Data is at the heart of the modern-day enterprise. Data that is collected from numerous sources, stored, processed, and disposed of based on business requirements. With data as the foundation of critical business workflows, bolstering cybersecurity has today become one of the top-most priorities for C-level executives. Organizations invest significant resources in preventing data breaches and cyber-attacks, ranging from stealing sensitive information, financial details, and personal data with unauthorized access to systems, causing disruption or denial to the services, gaining unauthorized access to process traffic, and damaging data.
The motives or the modes of attack could be many. These attacks could seriously impact an individual, disrupt and financially impact a business, and lead to loss of reputation and customer trust, strict regulatory action, SLA non-compliance. Enterprises need timely and effective implementation of cyber security measures with the right strategies and appropriate action plans to understand possible threats in real-time, plug identified vulnerabilities, and create mitigation plans, enhancing their cyber security posture.
The 7-layer cybersecurity model
The model discussed here will help companies leverage a robust, leading-edge cybersecurity architecture, analyze each architecture layer at a time, identify possible threats layer by layer and neutralize cybersecurity threats before they cause significant damage.
Let’s delve into each layer of the model to understand the cybersecurity implications.
- People – Here, the objective is to control the incidents of intentional or unintentional unauthorized activities across servers. Addressing unintended incidents requires proper training and awareness about cybersecurity principles. Educating employees, partners, and customers about the possibility of attacks and creating a checklist of do’s and don’ts can help. For intentional cases, creating watertight security policies around breaches, getting the right IT tools for recording activities performed on the servers, and discouraging using shared credentials to keep track of who-did-what correctly can enable superior cyber security controls.
- Physical – Companies must physically protect their assets. That can be achieved by restricting access to data centers and using technologies, such as cameras, biometric identification, and more. According to the 2021 Mid-Year Outlook State of Protective Intelligence Report from the Ontic Center for Protective Intelligence, unification between physical and cybersecurity and having a single platform to identify and communicate threats is critical.
- Infrastructure – The goal of this layer is to prevent unauthorized access to the network. Regular audits of rules at the firewall, segmentation/segregation of network and functions, blocking unused ports at routers and other nodes, encrypted connections between different endpoints, and backing up configurations can all lead to a secure and tamper-proof infrastructure.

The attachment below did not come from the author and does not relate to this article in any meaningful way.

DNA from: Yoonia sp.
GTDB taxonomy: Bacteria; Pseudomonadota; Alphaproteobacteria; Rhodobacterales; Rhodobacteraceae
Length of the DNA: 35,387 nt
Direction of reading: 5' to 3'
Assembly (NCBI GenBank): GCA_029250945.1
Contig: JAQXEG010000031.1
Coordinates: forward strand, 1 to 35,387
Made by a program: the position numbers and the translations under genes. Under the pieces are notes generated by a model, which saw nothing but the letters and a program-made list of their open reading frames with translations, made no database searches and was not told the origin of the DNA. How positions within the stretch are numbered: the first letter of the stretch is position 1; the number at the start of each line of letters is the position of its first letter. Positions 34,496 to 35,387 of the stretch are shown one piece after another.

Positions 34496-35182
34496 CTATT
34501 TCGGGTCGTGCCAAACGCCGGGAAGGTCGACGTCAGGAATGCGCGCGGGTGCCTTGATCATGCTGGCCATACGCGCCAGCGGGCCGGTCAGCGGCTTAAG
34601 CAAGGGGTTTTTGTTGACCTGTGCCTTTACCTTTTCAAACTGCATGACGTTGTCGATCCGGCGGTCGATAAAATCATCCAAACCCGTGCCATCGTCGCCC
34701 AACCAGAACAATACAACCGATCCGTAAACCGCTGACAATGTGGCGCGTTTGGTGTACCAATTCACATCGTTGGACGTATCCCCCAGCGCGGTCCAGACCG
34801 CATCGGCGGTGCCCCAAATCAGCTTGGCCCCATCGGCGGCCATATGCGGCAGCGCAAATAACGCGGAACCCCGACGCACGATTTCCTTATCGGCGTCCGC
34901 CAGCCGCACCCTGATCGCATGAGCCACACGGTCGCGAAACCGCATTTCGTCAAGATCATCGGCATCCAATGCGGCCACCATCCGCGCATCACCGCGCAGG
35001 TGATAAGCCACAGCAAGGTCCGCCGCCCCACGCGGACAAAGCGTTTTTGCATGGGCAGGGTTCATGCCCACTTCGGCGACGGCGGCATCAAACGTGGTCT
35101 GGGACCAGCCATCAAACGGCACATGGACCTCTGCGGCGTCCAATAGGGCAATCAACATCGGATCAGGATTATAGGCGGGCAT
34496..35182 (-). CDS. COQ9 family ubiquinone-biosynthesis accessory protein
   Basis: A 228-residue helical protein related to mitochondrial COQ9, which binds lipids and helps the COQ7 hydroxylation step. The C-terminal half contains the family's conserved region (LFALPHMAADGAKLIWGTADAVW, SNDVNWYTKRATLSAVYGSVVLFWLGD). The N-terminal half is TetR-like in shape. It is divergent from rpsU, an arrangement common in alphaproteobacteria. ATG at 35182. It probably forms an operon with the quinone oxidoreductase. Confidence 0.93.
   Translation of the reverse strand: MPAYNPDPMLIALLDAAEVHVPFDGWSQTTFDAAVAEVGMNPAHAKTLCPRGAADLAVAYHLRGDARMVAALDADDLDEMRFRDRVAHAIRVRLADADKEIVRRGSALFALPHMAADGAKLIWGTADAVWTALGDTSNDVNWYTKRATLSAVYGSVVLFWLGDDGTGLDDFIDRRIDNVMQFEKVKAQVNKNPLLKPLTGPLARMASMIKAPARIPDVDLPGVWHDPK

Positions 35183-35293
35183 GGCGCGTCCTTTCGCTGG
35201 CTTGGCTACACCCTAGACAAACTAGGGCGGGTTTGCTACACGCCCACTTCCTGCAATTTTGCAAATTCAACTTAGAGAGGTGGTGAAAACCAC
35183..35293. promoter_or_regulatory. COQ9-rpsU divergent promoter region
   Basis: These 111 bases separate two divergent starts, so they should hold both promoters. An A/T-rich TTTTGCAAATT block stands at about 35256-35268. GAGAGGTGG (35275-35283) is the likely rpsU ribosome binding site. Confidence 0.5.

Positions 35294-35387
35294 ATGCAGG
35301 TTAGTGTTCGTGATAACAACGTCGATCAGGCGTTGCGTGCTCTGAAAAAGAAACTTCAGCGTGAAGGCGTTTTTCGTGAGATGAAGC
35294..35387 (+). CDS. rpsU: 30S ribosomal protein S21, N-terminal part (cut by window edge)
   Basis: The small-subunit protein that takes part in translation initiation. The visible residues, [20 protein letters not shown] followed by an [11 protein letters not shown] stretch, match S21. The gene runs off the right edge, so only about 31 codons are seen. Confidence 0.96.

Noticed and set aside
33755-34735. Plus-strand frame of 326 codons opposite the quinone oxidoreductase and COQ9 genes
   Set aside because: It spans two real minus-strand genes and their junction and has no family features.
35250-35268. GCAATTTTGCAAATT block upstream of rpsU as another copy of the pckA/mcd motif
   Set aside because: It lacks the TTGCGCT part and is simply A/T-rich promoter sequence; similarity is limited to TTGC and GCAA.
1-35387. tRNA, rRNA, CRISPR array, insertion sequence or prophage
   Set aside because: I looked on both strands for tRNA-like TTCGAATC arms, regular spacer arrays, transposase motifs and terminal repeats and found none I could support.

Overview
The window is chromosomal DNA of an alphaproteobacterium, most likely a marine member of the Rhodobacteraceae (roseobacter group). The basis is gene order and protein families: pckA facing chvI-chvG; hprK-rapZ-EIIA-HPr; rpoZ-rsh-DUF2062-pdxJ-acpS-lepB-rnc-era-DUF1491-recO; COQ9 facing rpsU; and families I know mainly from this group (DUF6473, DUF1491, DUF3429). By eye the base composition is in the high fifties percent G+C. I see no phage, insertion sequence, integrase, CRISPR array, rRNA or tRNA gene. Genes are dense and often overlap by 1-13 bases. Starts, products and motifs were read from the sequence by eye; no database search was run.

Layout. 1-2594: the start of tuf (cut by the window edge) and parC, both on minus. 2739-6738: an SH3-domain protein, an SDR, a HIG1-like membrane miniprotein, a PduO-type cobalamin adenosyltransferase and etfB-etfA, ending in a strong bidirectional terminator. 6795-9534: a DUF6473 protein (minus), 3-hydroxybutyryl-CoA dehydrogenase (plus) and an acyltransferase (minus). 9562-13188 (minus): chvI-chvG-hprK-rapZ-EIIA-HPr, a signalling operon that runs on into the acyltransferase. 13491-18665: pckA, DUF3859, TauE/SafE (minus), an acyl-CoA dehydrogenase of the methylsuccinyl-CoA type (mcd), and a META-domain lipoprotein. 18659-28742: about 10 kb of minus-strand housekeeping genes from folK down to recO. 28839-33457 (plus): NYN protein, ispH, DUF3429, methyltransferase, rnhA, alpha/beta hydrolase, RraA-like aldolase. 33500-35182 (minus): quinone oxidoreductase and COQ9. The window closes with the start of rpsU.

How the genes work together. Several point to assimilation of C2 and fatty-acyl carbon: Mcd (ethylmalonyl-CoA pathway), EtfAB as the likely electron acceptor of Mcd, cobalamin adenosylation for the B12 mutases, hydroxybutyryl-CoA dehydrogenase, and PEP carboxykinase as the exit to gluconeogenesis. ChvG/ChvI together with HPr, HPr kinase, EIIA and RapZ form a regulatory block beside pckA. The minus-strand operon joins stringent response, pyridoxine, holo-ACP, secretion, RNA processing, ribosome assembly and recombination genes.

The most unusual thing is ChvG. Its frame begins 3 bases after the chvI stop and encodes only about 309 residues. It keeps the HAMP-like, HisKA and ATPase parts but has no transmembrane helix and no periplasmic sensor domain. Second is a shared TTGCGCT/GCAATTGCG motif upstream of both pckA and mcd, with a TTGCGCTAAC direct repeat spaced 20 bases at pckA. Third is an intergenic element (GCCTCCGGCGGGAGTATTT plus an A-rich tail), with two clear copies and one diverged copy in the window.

- Platform – In the world of bring your own device (BYOD), companies need to protect mobiles, desktops, laptops, and servers from breaches. Some guidelines that can be implemented include a firm password policy, proper access controls, robust anti-virus software, OS hardening, presence of only patched and necessary software on machines, segregation of read/write permissions, and more.
- Middleware – This includes the web container, which manages the lifecycle of servlets and ensures the URL requester has the correct access-rights. The need is to advocate the use of hardened components, close unused ports, disable security headers, remove test applications, carefully set permissions, and disable trace requests etc. While using docker, teams must use valid registries, run them as non-root, use trusted base images, and not store secrets in images. Further, they must take care of K8S or any COE they might use in their setup.
- Application – Here, we control the access to applications and strengthen the internal security of the application. Cybersecurity personnel can achieve that by providing role-based access with proper authentication/authorization, handling identified critical security risks in standards like OWASP etc., adopting CIS-recommended best practices, logging in encrypted formats, and deploying multi-factor authentication.
- Database – Data security teams must focus on protecting the end-to-end storage, access, and transfer of data. By using hardened databases and encrypted information – in transit or at rest, ensuring controlled privileged access, and driving periodic removal of unused accounts, companies can ensure their data remains protected at-rest, in-motion, and in-use.
What makes a cybersecurity solution infallible?
Operating in the new normal must ensure security aspects are built into the system instead of an afterthought, also known as ‘security by design.’ And that can be achieved with organizational culture alignment, change in mindset, and the right set of policies and processes, mandating that security is prioritized right through product development, deployment and the operations lifecycle while meeting the requirements elucidated in the 7-layer model.
In the end…
Any guesses then who needs to take ownership for building future-ready cyber secured architecture and its compliance? According to me, the responsibility lies on every person across the company’s ecosystem. All executives, employees, partners, and customers are responsible for regularly up-skilling their cybersecurity defenses and strictly adhering to the organization’s security policies/processes. Ensure that you are staying a step ahead of hackers, implementing constant innovation, boosting the cybersecurity landscape with the adoption of intelligent technologies, and building a culture of cyber awareness. I hope you would agree!